As President Obama and Congress pump billions into energy conservation, experts warn that the promised energy savings could be undermined by consumer behavior.
There is even a name for it: the Snackwell Effect.
Just as dieters might binge on Snackwell's low-calorie cookies, people who buy energy-efficient items for their homes sabotage their efforts to save power — often by using the appliances more heavily, studies have shown.
A marketing survey to be released today showed that one-third of respondents who made energy-efficiency efforts at home saw no decrease in their energy bills, and a 2008 study by University of Michigan economist Lucas Davis found that people given energy-efficient washing machines washed more clothes.
"It could be that by doing something virtuous, it gives you license to do something indulgent somewhere else," says Portland State University's Loren Lutzenhiser, who studies energy consumption.
People who install efficient lights lose 5%-12% of the expected energy savings by leaving them on longer, said Karen Ehrhardt-Martinez of the non-profit American Council for an Energy Efficient Economy. People who buy an efficient furnace lose 10%-30% of their savings, probably from raising the thermostat, she said.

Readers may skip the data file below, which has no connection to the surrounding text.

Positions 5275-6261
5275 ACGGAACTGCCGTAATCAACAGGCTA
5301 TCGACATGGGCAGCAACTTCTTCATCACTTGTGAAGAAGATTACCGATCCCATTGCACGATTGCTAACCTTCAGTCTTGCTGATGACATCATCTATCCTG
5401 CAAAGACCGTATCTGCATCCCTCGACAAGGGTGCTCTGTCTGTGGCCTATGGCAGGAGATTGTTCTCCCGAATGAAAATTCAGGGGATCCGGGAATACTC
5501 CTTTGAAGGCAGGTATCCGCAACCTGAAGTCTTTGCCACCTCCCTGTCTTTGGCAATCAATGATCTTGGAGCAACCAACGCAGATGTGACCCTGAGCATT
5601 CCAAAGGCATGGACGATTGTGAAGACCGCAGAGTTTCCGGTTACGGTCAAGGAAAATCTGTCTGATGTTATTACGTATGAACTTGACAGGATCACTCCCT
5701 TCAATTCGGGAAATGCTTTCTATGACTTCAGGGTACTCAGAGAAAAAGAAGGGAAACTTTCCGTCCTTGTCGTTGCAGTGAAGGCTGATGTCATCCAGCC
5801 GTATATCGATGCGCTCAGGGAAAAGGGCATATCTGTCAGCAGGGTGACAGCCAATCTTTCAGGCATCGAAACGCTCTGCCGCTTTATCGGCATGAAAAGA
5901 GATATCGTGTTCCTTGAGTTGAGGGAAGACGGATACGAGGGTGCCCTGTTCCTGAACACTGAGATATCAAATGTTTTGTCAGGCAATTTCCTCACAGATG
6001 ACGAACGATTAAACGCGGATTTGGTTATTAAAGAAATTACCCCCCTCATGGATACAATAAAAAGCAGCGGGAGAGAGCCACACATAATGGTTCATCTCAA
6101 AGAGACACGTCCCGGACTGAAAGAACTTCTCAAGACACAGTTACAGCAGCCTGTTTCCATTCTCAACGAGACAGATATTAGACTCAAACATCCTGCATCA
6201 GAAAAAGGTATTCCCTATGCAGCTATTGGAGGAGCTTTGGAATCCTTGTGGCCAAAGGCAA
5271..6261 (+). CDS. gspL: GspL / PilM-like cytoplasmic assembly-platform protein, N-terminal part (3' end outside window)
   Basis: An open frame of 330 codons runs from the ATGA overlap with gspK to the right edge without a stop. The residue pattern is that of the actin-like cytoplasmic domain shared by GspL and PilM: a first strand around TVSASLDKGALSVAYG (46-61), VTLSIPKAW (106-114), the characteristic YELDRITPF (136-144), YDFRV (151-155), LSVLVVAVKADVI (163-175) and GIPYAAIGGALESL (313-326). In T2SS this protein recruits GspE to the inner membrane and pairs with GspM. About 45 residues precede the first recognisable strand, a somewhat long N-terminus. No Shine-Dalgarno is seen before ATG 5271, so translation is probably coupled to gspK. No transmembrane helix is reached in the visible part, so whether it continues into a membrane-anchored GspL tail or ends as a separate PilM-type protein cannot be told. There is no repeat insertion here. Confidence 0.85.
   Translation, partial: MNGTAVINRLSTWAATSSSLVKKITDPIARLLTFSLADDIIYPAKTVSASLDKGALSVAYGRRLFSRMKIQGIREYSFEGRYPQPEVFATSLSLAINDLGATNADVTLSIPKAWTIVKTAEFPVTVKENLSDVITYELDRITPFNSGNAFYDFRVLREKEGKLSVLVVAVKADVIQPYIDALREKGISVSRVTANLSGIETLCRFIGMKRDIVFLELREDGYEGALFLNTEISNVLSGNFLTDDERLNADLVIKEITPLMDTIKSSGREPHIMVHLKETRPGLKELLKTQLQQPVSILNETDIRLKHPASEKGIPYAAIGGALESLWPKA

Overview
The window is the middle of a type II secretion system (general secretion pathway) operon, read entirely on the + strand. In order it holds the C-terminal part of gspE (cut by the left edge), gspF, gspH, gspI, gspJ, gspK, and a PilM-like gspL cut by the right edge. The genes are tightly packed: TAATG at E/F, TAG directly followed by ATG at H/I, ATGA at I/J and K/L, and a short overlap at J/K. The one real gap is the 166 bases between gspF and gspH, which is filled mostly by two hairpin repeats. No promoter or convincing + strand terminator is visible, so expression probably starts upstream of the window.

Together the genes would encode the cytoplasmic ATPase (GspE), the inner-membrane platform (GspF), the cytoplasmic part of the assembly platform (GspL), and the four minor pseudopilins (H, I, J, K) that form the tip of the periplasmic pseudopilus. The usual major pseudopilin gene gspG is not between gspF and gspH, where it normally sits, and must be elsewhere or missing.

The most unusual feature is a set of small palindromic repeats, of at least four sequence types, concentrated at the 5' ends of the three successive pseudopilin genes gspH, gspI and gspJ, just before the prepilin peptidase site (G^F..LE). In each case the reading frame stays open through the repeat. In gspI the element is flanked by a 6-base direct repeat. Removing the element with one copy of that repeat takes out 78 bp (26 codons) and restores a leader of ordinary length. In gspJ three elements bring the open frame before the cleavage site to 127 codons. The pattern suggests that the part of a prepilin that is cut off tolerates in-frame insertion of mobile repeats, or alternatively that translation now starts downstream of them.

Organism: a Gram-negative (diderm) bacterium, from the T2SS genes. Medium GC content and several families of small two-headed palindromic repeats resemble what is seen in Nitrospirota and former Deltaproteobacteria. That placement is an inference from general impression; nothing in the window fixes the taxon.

"It doesn't mean energy efficiency is a waste of time," says Sussex University's Steve Sorrell, who wrote a 2007 report for the federally funded UK Energy Research Centre on the phenomenon, which economists call the takeback effect. It does mean that "standards on efficiency will not be sufficient by themselves."
The takeback effect could cut the energy savings from measures being championed in Washington. The $787 billion stimulus package signed by Obama last month includes $5 billion for weatherization programs and $300 million in rebates for energy-efficient products
In a new survey of 500 Americans by the Shelton Group, one-third of respondents reported that they hadn't seen the expected cuts in their energy bill after investing in energy-efficiency measures such as weatherstripping. Alan King of Morgantown, W.Va., for example, says he and his wife purchased energy-efficient appliances but their electric bill has changed little.
King confesses that sometimes his wife will wash just one piece of clothing in their high-efficiency washer, which she would not have done before.
One solution: Devices that tell people how much electricity they use hour-by-hour, so they know the power consumed by a particular appliance.
"People don't really know what they're using," says Lynda Ziegler of Southern California Edison. "At least on a cookie label there's the number of calories."